Another great drill to create the proper feel is to use a soccer ball or large bed pillow between your elbows and against your chest and make your backswing over and over again. That will give you the feel of your elbows staying together on the way back.
Work hard on these drills and go see your local PGA Professional for a lesson and get your game on the right track.
I live in: Fullerton, CA, USA
My_name_is: James Shin
comments: Hi, my name is James and I was wondering if you could help me on some of these. I was wondering if you could tell me what kind of clubs I should get. I am not that good but I know that I am willing to play golf all my life. I have to use these clubs my life so I was wondering if you could help me out. And I have one other question. Can you tell me how you stop the fade?
Thanks, Your Friend James
Scott Robbins: James, First, on your questions about golf clubs. The first thing you should realize is that this set of clubs will probably not be the ones you will play with the rest of your life. As you grow bigger and stronger and you learn more about swinging a golf club and playing golf, the specifications on your clubs will change. For now, concentrate on the length of the club, the lie angle of the club and a general range of shaft flex. Have a professional club fitter (preferably a PGA Professional) measure for length and lie of the club and measure your current swing speed for a shaft flex.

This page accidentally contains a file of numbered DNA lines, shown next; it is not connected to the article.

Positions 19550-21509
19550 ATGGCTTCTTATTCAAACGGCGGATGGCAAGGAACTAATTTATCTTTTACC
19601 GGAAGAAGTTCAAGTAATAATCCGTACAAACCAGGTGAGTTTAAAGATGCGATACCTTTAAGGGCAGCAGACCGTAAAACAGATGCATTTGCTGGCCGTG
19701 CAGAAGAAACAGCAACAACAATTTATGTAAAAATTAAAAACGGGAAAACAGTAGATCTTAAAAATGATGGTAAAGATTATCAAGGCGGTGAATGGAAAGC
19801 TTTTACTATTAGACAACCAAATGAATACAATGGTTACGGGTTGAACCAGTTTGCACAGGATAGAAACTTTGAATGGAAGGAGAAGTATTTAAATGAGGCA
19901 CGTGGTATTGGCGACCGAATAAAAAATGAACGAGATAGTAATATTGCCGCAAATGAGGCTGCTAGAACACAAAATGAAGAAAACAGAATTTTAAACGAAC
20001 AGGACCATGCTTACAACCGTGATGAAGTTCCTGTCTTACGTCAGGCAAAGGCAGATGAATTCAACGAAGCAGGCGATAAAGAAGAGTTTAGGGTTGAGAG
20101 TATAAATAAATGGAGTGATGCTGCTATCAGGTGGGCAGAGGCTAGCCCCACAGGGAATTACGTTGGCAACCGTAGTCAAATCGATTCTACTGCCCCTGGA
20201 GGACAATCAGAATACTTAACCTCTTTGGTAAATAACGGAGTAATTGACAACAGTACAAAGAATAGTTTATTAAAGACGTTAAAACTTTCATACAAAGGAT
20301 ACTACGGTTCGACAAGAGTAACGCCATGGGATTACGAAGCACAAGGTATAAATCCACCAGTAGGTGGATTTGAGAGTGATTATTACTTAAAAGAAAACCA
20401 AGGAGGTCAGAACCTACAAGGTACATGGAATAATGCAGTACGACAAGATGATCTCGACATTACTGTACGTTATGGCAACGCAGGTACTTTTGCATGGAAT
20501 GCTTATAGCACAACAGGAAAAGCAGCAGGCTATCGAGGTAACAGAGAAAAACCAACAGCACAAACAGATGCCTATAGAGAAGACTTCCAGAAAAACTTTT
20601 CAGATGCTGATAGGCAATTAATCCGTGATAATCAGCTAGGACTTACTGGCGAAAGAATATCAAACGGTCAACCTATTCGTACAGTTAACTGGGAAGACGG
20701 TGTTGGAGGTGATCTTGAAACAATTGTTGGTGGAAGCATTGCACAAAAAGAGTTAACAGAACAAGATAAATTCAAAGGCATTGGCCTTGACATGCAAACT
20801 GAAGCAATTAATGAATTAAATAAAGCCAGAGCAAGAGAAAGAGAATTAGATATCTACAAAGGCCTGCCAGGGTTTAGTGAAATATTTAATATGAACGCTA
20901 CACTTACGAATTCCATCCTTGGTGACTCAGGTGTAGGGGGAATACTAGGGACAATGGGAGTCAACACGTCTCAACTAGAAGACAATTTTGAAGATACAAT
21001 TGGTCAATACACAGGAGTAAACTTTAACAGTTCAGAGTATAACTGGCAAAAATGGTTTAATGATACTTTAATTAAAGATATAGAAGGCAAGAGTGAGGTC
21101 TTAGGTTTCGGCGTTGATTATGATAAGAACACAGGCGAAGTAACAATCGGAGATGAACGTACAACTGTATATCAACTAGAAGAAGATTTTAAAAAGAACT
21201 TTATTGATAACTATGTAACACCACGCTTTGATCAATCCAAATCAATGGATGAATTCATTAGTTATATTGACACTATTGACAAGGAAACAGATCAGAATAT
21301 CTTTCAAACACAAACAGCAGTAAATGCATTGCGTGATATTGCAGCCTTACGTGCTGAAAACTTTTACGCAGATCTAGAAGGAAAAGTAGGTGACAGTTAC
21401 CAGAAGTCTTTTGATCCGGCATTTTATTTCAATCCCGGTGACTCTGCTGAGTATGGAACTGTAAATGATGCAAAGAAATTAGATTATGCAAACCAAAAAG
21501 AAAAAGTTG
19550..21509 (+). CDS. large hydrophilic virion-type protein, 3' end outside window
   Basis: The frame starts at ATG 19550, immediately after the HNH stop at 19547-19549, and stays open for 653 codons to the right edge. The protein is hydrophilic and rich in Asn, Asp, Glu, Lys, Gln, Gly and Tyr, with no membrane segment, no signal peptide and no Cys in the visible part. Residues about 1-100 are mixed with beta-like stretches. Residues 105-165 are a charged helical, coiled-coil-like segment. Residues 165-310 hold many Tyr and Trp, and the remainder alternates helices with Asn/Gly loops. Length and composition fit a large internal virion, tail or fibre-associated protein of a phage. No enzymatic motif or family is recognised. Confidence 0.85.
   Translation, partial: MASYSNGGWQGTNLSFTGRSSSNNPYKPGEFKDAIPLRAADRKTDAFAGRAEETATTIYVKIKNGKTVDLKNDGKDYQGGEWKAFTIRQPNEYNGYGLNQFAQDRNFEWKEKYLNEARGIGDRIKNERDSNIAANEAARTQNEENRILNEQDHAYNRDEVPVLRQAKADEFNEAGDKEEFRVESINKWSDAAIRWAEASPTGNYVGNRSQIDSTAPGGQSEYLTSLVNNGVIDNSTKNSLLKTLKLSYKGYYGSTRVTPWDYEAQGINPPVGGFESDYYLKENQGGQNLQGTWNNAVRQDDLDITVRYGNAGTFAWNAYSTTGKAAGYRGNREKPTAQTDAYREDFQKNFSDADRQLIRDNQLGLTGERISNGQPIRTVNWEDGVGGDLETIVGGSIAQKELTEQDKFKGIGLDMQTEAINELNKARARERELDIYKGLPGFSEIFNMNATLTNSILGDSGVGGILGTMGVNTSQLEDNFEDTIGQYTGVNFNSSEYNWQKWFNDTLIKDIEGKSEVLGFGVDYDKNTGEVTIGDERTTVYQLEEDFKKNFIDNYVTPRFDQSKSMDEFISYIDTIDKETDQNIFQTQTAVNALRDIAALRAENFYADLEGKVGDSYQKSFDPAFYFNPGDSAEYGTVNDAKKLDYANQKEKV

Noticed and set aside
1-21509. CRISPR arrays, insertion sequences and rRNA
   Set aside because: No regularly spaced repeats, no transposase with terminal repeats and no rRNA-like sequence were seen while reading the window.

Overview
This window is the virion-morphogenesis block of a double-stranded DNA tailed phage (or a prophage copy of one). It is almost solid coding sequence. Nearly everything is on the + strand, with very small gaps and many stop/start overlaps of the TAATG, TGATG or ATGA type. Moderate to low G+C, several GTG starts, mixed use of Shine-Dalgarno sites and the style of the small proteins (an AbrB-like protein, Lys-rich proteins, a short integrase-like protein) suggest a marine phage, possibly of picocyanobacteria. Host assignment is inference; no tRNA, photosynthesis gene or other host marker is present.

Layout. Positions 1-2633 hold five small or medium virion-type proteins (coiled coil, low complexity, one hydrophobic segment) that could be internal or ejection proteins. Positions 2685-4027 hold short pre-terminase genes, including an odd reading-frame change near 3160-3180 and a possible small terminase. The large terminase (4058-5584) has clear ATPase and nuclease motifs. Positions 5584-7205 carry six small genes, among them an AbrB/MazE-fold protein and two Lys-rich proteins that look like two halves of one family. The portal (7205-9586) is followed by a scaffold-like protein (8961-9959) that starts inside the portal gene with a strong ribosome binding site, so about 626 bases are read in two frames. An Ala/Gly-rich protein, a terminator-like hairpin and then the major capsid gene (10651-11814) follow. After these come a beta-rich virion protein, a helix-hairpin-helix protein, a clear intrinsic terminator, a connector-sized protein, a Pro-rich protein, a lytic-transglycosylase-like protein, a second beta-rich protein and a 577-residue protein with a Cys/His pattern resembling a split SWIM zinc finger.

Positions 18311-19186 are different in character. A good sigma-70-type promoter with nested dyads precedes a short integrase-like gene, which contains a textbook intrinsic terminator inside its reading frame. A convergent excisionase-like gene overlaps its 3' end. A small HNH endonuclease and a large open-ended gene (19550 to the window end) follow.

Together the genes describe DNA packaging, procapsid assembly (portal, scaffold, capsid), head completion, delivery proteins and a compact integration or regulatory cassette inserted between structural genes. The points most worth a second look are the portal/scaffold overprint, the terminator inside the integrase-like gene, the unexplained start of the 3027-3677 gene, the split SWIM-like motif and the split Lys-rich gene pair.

As those things change (speed will change as you get older, bigger and stronger; lie will change as you get taller as will length) you will need to adjust your clubs to your swing. The worst thing for you right now (I have seen this too often) is to buy a set of clubs that are too long and/or too heavy. It causes way too many swing problems.
While you are seeing that professional about fitted clubs, get him/her to look at your golf swing and check your clubface and path into the ball. A slice or fade is always hit with an open clubface. If the path is too straight or from outside the target line, you will hit a slice or fade that starts left and ends up right. If the path is too far from the inside then the ball will start right and fade further right.
Also, check on your face to see where the ball is contacting the face of the club. To much towards the heel and the path is too far inside most likely and on the toe is most likely too far from the outside. Have that local PGA Professional check out your swing as well as your club.